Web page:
'We've lost the war': Idaho doctor says COVID is here to stay

U.S. Army Capt. Corrine Brown, a critical care nurse assigned to the 627th Hospital Center, administers an anti-viral medication to a COVID-positive patient at Kootenai Health regional medical center in Coeur d'Alene, Idaho, last month.

BOISE, Idaho — With the pandemic in its 19th month, Idaho intensive care units still have high numbers of COVID-19 patients.

As of late last week, there were 185 COVID-19 patients in ICUs at Idaho hospitals, according to data from the Department of Health and Welfare. And there were 705 patients hospitalized with confirmed or suspected COVID-19.

Health experts have long argued that if the state's and/or the nation's vaccination rate did not reach a high enough level, COVID-19 would become endemic, meaning it would be regularly found and not eradicated. On Tuesday, Dr. Steven Nemerson, chief clinical officer at Saint Alphonsus Health System, told reporters at a Health and Welfare briefing that the virus is here to stay.

"Today I'm here to tell you that we've lost the war," Nemerson said. "The reason it is here to stay is because we cannot vaccinate enough of the public to fully eradicate the disease. And absent being able to do that ... we now need to move into the phase of recognizing that COVID is going to be a disease to be managed for the long-term future."

As of Tuesday, 53.3% of Idaho's eligible population (12 and older) is vaccinated against COVID-19, lower than the nationwide average of 66%.

On Tuesday, the state added 1,941 new cases and 35 deaths to its pandemic totals. But after weeks of rising caseloads, health officials noted that some important viral indicators have declined slightly.

At hospitals, the number of new COVID-19 patients being admitted has not declined, but the number of overall patients has been declining since around Sept. 24.

Dr. Kathryn Turner, the state's deputy epidemiologist, said some of this may be explained by a higher number of COVID-19 patients being discharged from or dying in the hospital.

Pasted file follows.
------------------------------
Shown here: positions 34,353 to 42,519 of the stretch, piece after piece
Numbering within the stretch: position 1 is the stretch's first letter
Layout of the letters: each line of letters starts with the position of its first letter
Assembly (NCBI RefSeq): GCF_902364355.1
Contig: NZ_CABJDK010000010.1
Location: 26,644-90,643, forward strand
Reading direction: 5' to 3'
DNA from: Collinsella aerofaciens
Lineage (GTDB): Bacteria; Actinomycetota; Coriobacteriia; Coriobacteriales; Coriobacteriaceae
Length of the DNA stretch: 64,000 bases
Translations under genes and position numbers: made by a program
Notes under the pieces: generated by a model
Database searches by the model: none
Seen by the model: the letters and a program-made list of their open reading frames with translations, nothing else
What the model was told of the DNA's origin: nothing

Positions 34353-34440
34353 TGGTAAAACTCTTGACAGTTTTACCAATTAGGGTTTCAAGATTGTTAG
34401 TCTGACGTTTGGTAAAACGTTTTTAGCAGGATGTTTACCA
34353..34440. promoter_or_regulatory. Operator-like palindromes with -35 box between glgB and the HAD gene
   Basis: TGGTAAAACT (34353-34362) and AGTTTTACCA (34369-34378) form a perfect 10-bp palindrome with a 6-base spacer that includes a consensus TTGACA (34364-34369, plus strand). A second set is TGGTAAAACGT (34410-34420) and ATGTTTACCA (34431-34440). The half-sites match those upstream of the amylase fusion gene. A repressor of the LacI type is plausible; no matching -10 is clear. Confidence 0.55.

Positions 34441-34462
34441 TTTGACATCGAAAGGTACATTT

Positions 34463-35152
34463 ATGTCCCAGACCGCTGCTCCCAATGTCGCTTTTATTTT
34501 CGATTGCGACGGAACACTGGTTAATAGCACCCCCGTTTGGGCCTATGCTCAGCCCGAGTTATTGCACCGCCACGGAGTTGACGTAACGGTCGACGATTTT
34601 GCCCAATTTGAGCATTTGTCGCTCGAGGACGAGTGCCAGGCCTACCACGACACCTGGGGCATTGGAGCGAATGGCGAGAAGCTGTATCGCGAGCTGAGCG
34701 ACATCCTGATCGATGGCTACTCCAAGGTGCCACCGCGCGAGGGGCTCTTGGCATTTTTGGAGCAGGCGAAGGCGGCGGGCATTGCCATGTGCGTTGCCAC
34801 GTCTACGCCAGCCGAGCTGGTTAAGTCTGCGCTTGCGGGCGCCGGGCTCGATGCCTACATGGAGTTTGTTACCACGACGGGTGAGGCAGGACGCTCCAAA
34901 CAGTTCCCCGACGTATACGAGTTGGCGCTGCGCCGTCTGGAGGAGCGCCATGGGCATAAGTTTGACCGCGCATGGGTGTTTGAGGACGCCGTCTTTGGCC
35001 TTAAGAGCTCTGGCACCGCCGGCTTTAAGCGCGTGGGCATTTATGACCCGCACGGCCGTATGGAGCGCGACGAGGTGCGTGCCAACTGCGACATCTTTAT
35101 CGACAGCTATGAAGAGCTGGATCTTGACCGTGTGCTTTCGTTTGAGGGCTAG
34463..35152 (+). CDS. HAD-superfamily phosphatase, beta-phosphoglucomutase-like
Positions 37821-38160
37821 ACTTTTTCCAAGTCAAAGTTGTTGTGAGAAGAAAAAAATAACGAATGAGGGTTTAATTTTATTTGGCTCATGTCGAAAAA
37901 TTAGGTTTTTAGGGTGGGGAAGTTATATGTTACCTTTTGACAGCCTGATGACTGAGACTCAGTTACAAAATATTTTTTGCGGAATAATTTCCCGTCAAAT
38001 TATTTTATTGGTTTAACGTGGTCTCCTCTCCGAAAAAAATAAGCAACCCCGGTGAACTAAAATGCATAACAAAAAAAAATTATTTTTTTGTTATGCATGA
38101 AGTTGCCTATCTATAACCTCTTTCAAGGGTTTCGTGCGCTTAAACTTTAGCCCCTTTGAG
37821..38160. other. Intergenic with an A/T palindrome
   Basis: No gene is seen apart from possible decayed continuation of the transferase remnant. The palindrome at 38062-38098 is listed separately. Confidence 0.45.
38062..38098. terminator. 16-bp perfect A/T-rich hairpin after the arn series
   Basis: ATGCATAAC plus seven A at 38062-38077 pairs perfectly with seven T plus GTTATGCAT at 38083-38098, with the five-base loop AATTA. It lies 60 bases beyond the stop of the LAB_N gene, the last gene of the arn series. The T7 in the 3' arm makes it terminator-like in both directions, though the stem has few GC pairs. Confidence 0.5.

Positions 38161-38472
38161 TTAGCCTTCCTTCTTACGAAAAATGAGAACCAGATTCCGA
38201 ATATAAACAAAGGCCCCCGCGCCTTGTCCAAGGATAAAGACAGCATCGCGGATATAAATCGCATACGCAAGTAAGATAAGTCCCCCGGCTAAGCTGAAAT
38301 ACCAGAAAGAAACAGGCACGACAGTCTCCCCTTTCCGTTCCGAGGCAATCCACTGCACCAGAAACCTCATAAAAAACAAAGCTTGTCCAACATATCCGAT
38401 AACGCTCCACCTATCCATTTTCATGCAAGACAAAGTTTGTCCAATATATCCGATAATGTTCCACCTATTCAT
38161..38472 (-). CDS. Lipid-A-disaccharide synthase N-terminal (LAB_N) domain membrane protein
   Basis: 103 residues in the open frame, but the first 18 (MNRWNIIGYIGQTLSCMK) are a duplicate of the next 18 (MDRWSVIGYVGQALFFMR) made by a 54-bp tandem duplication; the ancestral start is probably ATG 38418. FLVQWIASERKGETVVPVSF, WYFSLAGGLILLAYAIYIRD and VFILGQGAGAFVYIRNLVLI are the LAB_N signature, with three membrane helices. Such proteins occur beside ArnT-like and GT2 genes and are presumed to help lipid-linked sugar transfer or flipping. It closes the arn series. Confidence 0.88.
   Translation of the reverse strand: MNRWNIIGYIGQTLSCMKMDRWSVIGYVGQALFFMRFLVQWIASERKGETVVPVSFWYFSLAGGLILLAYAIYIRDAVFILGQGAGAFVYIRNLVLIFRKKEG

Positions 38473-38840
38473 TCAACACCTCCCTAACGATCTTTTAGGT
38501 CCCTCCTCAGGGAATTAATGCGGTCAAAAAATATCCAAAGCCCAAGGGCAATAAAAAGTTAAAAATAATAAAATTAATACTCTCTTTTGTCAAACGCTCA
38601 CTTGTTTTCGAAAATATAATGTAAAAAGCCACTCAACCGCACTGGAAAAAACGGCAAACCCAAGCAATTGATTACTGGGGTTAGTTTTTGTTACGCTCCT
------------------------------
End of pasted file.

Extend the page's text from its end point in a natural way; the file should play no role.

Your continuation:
Nemerson said Saint Al's has seen a decline too.

"While we are seeing this and it creates significant hope that we may have finally reached the peak, there is no guarantee that we have reached that point yet," he said.

For three straight weeks, the state's test positivity rate has declined slightly, although it remains very high, at 14.6%, for the week of Sept. 26. Anything above 5% is problematic.

Turner said she was "cautiously optimistic" about the data and was looking to the next positivity rate update, which will be published Thursday.

"I think if I see a decline in the percent positivity again this week, I think we'll lean more towards, 'we're optimistic,' " she said. "I think four weeks of declines would indicate to us that we would be on the downslope."

Still, the daily numbers released by Health and Welfare are incomplete, because the state is experiencing a major backlog of around 7,800 cases that have yet to be processed, making it difficult to assess the current surge's status.

Of the deaths added on Tuesday, nine were recorded in Ada County and five in Kootenai County, which is adjacent to Spokane County in Washington state. Fourteen of the deaths were individuals younger than 70.

The state has recorded a total of 3,157 deaths and 270,600 cases since the pandemic began.

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